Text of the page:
Chandrayan- 2, created by ISRO (Indian Space Research Organisation), is the 1st space mission to conduct a soft- landing on the moon’s South Polar Region, a region that is yet unexplored.
The moon being our closest cosmic body for space discovery is the best testing place to demonstrate the technologies required for future deep- space missions. It will also provide an invaluable linkage to Earth’s early history. The moon also contains an undisturbed historic record of the inner solar system environment. The Chandrayan -2 mission will therefore bring forth valuable data regarding space research. It will also look for evidence of water molecules below the lunar surface and atmosphere.
Chandrayan – 2 mission was approved by the then Prime Minister, Manmohan Singh on 18th September, 2008. It was launched on 22nd July, 2019 at Satish Dhawan Space Centre, Second Launch Pad. The lander Vikram was programed to soft land on moon’s South Polar Region on 7th September, 2019. and conduct scientific experiments for 1 lunar day, or 14 earth days. The orbital experiments were to continue thereafter for 1 year.
The lunar South Pole has long remained undiscovered, something that this mission is about to change. The South Pole is much larger than the lunar North Pole and there is an exciting possibility of presence of water in the permanently shadowed areas of the region. It also has craters that are cold traps and may contain a fossil record of the inner solar system. This mission will not only give a clearer picture of the earth’s past but will also pave the way for future deep space missions.
Chandrayan – 2 attempted to soft land Lander Vikram and Rover Pragyan in a high plain between two craters, Manzinus C and Simpelius N at latitude of about 70o South. However, at 1:51 am, Saturday, The lander Vikram went incommunicado just minutes before it was to land on the lunar surface. the communication was lost 2 km away from the moon. The lander had hard landed very close to the scheduled touchdown site. On Sunday the orbiter found the lander and clicked images of it in a tilted position but still intact. Though the signals remained elusive, efforts were on to establish communication.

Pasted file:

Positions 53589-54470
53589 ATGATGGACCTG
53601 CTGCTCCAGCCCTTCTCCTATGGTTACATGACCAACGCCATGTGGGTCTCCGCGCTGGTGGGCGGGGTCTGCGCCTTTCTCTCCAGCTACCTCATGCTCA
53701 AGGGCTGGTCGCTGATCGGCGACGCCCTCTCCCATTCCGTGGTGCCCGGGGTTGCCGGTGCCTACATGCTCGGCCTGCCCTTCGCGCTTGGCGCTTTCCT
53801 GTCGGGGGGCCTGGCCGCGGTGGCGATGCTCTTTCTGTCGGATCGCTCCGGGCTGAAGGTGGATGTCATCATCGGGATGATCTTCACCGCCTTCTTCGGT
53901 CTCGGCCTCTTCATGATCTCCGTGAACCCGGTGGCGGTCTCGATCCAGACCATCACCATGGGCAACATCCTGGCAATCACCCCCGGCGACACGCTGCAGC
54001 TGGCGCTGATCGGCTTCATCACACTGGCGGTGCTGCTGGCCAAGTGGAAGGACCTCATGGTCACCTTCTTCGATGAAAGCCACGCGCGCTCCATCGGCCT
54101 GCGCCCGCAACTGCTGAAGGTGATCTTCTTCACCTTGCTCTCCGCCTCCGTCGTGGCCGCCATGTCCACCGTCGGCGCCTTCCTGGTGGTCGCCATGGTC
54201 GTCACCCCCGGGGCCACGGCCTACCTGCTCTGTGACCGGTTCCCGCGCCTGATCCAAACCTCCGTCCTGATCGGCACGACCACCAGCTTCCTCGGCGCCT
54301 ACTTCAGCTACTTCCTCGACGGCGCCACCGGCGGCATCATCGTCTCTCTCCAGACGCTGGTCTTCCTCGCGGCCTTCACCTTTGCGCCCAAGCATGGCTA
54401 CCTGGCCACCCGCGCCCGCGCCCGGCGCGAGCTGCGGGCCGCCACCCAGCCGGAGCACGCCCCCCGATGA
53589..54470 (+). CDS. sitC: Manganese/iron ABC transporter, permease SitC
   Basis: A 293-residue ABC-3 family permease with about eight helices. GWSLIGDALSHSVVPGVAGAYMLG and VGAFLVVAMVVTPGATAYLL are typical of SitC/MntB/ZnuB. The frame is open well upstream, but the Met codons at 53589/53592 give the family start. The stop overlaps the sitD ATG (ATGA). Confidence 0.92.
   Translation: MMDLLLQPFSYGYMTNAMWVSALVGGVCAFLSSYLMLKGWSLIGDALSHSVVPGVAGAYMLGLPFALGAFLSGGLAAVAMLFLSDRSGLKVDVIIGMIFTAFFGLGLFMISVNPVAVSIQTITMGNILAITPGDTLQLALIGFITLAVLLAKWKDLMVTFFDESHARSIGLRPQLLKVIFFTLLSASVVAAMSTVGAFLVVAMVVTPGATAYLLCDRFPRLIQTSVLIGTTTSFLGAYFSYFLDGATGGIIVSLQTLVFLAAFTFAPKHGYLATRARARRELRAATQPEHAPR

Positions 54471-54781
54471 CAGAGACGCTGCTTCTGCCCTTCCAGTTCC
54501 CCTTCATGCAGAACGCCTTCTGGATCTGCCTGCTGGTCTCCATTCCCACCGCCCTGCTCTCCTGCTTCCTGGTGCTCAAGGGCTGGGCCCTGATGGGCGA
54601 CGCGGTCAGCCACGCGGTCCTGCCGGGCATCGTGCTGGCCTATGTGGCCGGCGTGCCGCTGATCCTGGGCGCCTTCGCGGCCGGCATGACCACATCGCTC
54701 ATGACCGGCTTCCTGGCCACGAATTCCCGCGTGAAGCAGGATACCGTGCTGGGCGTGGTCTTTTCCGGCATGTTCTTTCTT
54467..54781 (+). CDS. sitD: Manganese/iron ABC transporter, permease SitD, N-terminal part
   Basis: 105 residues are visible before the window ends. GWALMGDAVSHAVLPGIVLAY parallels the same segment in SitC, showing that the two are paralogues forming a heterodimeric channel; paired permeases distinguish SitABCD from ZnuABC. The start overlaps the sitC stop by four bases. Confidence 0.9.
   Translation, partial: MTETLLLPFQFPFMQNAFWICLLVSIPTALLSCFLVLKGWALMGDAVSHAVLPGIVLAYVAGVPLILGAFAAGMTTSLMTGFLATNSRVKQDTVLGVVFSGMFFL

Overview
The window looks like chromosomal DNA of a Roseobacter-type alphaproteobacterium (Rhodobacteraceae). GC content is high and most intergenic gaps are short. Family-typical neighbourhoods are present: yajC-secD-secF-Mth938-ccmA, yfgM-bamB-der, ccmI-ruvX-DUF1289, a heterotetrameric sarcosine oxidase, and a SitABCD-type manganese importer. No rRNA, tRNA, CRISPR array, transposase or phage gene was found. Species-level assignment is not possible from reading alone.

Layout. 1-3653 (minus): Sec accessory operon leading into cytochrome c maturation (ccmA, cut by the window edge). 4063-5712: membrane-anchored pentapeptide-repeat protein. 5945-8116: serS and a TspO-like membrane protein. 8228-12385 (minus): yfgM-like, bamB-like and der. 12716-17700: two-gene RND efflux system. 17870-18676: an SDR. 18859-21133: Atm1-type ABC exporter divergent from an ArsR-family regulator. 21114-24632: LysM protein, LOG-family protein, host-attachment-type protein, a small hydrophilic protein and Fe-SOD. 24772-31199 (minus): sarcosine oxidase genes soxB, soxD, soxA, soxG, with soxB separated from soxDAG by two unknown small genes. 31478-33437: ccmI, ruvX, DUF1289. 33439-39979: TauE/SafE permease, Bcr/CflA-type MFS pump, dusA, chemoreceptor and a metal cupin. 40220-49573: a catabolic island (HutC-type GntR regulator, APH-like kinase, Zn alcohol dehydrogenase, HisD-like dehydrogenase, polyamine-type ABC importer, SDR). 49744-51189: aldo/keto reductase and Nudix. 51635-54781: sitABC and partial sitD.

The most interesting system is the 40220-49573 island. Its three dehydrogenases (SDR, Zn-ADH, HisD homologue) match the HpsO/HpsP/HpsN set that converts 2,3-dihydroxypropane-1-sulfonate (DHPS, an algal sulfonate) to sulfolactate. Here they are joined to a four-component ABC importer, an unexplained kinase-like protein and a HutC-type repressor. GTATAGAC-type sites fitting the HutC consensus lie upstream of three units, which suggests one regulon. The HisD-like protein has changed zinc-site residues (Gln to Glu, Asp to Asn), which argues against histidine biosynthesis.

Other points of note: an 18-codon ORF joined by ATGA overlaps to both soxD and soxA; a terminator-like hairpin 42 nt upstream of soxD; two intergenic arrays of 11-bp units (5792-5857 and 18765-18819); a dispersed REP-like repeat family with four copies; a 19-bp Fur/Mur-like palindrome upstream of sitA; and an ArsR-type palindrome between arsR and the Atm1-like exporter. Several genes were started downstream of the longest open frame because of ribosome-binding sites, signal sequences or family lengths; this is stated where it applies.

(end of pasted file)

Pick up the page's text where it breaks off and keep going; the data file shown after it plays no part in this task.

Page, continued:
ISRO Chairman K.Shivan announced on the 7th , that 90- 95% of the missions objective has already been achieved. The orbiter will now have a life span of over seven and half years and not a single year as there is still a lot of fuel left. Isro may later decide to lower the orbiters altitude to get better views of the lunar surface.
This mission is a remarkable example of ISRO’s technological sufficiency as it completely depends on home –grown technology.
- The launcher used was GSLV Mark III, (Geosynchronous Satellite Launch Vehicle). The GSLV Mark III is ISRO’s most powerful launcher, often hailed as ‘Bahubali’(The strong armed one).
- The orbiter is placed in a 100 x 100 km lunar orbit.
- The Lander, Vikram,( named after Vikram A. Sarabhai the father of Indian space program) was designed to execute soft landing on the lunar surface and was supposed to communicate with ISDN (Indian Deep Space Network) at Byalalu, as well as with the orbiter and the rover.
- The rover – Pragyan (wisdom in Sanskrit)– was a 6 wheeled robotic vehicle that could travel upto ½ km and use solar energy. It was programed to conduct in–situ payload experiments.
The technology and algorithm are all proudly indigenous.
The ISRO and its missions have come a long way from the days when rocket parts were transported using bullock carts. It is a wonderful representative of the will to overcome all underpriviledges and emerge shining. In its ingenuity and self sufficiency, the mission of Chandrayan -2 proudly displays the fact that, as we reach for the moon, our future lies beyond the stars.
Ref: Isro; TOI.